Ireland’s Carbon Tax and the Fiscal Crisis: Issues in Fiscal Adjustment, Environmental Effectiveness, Competitiveness, Leakage and Equity Implications. Organisation for Economic Co-operation and Development. Frank J. Convery et al. October 3, 2013.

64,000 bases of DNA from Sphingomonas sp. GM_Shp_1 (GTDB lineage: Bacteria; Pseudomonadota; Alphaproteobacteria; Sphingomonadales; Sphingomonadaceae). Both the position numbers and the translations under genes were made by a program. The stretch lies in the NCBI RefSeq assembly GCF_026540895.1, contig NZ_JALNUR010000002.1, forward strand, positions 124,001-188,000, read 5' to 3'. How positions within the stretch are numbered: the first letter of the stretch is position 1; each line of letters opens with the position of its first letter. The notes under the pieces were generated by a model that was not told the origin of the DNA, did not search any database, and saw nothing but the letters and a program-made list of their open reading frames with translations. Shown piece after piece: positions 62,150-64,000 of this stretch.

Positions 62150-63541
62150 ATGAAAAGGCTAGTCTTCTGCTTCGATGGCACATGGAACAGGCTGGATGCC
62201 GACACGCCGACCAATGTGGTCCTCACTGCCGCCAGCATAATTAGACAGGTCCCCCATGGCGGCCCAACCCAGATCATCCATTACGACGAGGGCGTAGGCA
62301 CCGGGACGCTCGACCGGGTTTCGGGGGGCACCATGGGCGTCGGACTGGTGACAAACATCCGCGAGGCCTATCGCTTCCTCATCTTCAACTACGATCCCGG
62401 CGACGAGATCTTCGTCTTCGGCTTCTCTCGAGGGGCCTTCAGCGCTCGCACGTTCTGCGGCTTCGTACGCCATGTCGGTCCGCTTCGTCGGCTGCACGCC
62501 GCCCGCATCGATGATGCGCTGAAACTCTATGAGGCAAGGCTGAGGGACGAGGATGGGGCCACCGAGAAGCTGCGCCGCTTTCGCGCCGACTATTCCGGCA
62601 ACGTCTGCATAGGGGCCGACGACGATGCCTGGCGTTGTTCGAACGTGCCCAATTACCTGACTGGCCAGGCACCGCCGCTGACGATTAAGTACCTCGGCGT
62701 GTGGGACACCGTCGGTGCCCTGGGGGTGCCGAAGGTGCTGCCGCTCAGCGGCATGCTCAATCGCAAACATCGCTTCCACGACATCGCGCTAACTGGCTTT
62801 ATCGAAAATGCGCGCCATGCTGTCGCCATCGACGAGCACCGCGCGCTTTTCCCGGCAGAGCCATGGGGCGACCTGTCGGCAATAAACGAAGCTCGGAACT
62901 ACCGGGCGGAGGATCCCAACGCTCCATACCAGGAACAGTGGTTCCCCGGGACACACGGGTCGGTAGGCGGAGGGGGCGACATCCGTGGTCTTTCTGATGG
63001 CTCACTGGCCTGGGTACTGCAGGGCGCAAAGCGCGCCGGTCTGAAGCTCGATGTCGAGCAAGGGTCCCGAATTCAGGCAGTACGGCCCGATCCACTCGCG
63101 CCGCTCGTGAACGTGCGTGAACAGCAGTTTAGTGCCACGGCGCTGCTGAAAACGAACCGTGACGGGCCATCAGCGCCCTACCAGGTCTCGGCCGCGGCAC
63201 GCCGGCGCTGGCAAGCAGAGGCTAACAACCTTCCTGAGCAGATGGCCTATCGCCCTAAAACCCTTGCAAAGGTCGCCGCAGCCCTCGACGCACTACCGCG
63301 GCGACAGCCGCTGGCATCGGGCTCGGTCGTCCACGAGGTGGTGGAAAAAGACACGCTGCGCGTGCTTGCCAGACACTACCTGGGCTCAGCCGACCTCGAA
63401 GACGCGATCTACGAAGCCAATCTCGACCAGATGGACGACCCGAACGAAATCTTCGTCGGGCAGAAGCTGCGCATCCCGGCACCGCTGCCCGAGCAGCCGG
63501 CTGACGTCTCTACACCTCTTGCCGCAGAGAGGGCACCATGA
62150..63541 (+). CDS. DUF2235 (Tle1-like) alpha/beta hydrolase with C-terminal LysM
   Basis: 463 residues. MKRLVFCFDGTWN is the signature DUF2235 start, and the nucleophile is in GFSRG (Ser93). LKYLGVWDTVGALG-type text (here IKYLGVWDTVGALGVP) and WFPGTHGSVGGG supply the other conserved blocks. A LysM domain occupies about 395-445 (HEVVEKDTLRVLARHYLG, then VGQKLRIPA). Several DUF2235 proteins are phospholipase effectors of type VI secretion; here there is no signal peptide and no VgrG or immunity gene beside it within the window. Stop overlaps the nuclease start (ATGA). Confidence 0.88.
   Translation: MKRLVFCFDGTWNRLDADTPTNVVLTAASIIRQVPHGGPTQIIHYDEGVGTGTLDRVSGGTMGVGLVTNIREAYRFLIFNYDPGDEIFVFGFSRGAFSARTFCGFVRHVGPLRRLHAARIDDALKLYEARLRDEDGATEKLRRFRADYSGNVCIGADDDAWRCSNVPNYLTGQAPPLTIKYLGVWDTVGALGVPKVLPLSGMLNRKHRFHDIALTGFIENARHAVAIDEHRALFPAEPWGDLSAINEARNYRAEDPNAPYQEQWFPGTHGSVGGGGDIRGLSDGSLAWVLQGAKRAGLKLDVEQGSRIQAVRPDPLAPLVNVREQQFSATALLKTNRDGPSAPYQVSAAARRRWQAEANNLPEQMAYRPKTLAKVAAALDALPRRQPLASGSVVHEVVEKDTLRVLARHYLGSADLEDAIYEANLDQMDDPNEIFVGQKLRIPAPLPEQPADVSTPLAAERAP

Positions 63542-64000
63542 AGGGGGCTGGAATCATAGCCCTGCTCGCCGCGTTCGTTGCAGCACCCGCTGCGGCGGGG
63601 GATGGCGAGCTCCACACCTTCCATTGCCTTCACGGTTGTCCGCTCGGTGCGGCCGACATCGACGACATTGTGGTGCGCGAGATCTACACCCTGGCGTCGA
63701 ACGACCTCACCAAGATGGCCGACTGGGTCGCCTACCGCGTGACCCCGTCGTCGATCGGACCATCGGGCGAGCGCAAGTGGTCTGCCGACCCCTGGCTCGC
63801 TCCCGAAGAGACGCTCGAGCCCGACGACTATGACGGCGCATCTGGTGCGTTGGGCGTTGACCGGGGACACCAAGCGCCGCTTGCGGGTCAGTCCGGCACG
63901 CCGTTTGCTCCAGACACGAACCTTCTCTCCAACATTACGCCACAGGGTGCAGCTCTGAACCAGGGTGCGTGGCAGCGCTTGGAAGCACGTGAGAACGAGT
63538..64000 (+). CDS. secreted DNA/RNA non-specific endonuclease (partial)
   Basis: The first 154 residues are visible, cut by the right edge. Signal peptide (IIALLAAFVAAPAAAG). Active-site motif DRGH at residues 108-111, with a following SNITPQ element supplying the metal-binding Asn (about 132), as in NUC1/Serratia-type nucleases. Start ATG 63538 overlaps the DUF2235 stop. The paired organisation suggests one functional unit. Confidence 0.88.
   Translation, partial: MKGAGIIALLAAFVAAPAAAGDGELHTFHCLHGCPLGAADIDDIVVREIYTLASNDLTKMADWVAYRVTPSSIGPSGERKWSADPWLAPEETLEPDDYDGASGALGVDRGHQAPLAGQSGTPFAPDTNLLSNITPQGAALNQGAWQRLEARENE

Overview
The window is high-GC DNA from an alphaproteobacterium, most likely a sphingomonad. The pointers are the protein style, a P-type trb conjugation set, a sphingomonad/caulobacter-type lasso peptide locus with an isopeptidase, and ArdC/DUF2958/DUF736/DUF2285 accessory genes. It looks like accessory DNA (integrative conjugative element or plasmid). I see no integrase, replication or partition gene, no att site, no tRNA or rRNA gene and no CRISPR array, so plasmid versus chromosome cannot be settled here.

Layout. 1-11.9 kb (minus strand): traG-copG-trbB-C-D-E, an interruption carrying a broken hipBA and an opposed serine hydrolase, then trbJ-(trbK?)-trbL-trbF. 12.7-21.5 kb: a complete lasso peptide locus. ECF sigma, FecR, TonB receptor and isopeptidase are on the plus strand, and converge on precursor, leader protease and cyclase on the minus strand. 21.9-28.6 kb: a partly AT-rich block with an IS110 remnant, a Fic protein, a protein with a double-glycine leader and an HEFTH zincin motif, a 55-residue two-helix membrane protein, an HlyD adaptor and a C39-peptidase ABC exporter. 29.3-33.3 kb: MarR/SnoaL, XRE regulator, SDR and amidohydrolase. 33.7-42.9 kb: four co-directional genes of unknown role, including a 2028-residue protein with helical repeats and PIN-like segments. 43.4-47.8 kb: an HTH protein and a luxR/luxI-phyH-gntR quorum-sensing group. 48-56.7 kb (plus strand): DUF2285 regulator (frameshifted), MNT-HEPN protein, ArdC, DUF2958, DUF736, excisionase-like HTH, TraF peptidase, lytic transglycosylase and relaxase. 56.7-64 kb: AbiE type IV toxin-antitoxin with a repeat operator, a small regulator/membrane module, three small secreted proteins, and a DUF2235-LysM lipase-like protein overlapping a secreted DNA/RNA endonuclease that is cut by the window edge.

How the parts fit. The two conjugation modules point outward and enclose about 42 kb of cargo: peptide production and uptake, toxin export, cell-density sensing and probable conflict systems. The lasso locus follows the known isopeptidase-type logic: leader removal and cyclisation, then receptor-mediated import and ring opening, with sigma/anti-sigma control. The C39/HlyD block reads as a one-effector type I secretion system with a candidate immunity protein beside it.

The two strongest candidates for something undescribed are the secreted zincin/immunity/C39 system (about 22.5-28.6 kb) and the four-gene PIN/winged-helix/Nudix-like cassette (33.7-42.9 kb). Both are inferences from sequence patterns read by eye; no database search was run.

Beginning in late 2008, Ireland experienced a fiscal crisis. This resulted in November 2010 in agreement between the Irish government and the European Central Bank, the European Commission and the International Monetary Fund (IMF), known collectively as ‘the Troika,’ whereby the latter provided substantial financial support, on condition that a number of revenue raising and expenditure reduction targets were met. Also in 2010, a carbon tax at a rate of EUR 15 per tonne of CO2 was introduced, covering most CO2 emissions from the non-traded sectors (mainly transport, heat in buildings and heat and process emissions by small enterprises). The paper describes the features of the tax, recounts the story of its interplay between fiscal adjustment and helping meet the obligations to raise taxes, and implications for competitiveness and carbon leakage, environmental effectiveness and equity issues, and draws some conclusions regarding why it happened, and provides some tentative insights for other countries in a similar situation. [Note: contains copyrighted material].
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